JIS News

Story Highlights

  • Public education will play a significant role in getting Jamaicans ready for the full implementation of the National Disabilities Act.
  • Several tactics will be employed to ensure that the Act is understood by Jamaicans, especially the disabled.
  • The Act has been passed by the House of Representatives, and will now go before the Senate for its approval.

Public education will play a significant role in getting Jamaicans ready for the full implementation of the National Disabilities Act.

Executive Director of the Jamaica Council for Persons with Disabilities (JCPD), Christine Hendricks, told JIS News that several tactics will be employed to ensure that the Act is understood by Jamaicans, especially the disabled.

“There will be a lot of public awareness and varying sensitization methods to make persons aware of the Act. It’s also about educating persons with disabilities about their rights, because they too must be empowered if they are to speak up and know what they are entitled to, as well as knowing what their responsibilities are in the whole process,” she said.

The Act has been passed by the House of Representatives, and will now go before the Senate for its approval.

Ms. Hendricks said everyone will be a part of the education process, including those living in rural Jamaica.  “Everything happens in Kingston, but it impacts the rest of society. Their concerns might be similar and yet they might be different…so we have to take them into consideration,” she added.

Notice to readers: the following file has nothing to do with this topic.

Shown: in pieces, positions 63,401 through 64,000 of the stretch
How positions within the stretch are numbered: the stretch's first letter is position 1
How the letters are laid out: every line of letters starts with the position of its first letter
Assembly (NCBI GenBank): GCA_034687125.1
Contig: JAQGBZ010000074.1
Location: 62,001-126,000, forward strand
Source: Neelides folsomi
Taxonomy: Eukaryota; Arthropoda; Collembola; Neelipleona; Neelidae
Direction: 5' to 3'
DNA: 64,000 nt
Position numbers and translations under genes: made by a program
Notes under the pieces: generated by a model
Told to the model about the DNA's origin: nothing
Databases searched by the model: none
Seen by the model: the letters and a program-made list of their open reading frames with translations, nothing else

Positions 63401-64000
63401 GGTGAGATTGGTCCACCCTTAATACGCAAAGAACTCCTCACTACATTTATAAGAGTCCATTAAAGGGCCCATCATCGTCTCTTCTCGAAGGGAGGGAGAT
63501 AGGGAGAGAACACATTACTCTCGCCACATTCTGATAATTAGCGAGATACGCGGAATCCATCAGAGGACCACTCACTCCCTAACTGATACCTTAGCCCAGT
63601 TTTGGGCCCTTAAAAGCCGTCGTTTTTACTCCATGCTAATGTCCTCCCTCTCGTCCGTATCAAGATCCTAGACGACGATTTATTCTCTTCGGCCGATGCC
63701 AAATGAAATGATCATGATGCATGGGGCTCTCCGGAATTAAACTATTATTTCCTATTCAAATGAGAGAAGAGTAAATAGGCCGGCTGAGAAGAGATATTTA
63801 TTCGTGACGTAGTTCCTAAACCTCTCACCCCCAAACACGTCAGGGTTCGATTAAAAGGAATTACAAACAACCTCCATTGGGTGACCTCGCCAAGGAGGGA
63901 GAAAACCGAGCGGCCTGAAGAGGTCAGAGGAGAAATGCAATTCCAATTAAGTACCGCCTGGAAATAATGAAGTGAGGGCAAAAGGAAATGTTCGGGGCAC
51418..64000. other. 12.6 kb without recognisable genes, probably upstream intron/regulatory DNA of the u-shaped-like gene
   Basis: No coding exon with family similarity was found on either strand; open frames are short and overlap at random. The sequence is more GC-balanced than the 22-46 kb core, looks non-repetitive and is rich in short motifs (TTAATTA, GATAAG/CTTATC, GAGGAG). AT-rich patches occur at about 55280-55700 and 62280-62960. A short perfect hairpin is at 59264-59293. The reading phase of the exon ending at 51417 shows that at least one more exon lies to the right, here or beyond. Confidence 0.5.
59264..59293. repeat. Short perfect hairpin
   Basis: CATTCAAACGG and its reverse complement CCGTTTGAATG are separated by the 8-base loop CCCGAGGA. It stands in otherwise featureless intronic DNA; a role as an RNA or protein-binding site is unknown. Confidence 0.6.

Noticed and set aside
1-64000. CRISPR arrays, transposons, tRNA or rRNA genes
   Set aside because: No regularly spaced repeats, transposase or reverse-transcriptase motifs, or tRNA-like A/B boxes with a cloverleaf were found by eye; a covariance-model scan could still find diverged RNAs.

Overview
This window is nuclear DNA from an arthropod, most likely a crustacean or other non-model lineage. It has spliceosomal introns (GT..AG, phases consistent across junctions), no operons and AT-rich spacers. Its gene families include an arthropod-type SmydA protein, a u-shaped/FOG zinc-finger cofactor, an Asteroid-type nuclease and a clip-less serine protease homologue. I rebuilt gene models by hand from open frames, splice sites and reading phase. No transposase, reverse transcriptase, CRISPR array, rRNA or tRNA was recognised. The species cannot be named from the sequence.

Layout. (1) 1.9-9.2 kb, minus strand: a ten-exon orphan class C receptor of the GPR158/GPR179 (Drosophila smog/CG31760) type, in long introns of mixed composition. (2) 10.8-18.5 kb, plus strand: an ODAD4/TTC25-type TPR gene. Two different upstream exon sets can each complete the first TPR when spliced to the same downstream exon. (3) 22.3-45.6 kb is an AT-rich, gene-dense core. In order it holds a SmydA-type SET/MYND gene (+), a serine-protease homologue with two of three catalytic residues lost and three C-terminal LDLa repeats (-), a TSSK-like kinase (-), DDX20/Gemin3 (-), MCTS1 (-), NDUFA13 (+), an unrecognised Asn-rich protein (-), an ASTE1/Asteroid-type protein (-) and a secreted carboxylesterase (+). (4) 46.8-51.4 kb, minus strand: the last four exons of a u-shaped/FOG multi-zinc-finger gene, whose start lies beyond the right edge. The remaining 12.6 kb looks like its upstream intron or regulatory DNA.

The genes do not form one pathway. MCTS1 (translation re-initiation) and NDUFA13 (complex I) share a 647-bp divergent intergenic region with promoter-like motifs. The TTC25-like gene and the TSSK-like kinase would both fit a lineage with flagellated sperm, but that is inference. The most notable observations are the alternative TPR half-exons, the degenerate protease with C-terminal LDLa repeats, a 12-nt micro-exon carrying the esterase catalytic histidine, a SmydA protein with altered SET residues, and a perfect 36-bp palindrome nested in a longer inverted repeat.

Another essential element in the sensitization process will be to get employers to understand the importance of the disabled in the workplace.

Transition Officer at the Jamaica Association for the Deaf, Kimberley Sherlock, said that a lot of employers shy away from employing the deaf, because they are not equipped with the tools needed to communicate with them.

Ms. Sherlock noted that since the House approved the  Act in  July this year, some employers have enquired about how they can learn sign language to communicate with the deaf.

Organizations such as Junior Achievement Jamaica have joined the move to be more inclusive by changing how their programmes are offered.

Project Coordinator, Stephanie McIntyre, informed that they are now offering programmes to some members of the disabled community, and with the rollout of the Act, they will eventually expand their services.

“We have already started to ensure that our programmes are inclusive and accessible to those who are deaf and hard of hearing. With the Act, we will be better able to continue the outreach and broaden [the programmes], not only to those who are deaf and hard of hearing, but to make them accessible to all,” Ms. McIntyre said.

Misses Hendricks, Sherlock and McIntyre recently participated in a United States- sponsored trip to that  country to observe the Americans with Disabilities Act in action, as Jamaica prepares to implement a similar Act.